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Still no aliens: Lessons learned from SETI signal

Image: Green Bank Telescope
The Green Bank Telescope in West Virginia is tracking a faraway sunlike star known as HD 164595 for the Breakthrough Listen Initiative. No alien blips have been received so far. (Credit: NRAO)

Fifteen months after an intriguing radio signal was picked up from a sunlike star in the constellation Hercules, follow-up observations over the past couple of days have so far yielded nothing notable.

That shouldn’t be too surprising. It’s the way things have always turned out so far in the 56-year history of the radio search for extraterrestrial intelligence, known as SETI.

Nevertheless, the focus on a star called HD 164595 has served as a teachable moment for those interested in the search.

“Our follow-up observations of HD 164595 remind us of the importance of developing the organizational infrastructure that will let SETI research groups around the world communicate easily with one another, so interesting signals can get a fast follow-up observation from an independent site,” Doug Vakoch, president of METI International, told GeekWire in an email.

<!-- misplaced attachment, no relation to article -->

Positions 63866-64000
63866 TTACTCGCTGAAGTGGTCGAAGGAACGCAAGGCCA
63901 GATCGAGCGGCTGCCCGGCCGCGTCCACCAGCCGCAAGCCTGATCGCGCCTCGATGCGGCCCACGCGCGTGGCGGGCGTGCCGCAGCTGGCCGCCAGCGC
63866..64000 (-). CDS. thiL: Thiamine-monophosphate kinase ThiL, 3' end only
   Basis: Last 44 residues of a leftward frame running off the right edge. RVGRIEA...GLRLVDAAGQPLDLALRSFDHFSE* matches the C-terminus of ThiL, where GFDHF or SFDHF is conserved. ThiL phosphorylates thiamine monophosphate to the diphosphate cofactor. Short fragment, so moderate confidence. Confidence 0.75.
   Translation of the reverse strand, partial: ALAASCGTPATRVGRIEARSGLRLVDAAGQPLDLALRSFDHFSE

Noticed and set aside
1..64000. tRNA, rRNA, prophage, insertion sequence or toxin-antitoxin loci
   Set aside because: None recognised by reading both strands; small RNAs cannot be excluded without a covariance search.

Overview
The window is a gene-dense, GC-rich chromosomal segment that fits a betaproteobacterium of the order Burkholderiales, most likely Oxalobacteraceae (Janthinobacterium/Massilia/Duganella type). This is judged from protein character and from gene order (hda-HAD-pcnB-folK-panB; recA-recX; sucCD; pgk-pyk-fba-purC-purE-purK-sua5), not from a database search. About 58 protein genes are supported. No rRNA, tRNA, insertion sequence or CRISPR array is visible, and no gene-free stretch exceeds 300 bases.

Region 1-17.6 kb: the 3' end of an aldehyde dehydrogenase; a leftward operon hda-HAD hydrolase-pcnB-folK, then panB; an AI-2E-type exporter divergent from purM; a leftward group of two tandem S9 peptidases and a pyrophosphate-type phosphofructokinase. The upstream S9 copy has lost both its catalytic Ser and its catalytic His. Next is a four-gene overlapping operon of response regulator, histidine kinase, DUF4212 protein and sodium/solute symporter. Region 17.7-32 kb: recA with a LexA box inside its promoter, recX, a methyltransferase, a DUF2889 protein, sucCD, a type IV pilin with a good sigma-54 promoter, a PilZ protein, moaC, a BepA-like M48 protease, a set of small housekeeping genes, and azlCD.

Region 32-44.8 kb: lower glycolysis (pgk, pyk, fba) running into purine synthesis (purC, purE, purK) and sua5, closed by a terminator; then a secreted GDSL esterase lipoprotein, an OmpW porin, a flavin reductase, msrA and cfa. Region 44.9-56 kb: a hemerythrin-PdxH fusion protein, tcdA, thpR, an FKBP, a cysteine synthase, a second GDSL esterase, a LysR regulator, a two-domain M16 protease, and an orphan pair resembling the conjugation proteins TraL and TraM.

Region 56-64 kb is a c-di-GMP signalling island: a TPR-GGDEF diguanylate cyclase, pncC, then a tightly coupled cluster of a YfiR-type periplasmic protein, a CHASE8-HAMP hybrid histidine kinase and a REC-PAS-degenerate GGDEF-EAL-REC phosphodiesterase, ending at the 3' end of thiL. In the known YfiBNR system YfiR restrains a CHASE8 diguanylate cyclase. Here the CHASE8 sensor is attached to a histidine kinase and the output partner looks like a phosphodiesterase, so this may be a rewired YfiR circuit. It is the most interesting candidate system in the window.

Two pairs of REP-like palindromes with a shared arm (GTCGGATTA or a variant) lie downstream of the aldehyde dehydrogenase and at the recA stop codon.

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By Alan Boyle

Mastermind of Cosmic Log, contributing editor at GeekWire, author of "The Case for Pluto: How a Little Planet Made a Big Difference," president of the Council for the Advancement of Science Writing. Check out "About Alan Boyle" for more fun facts.

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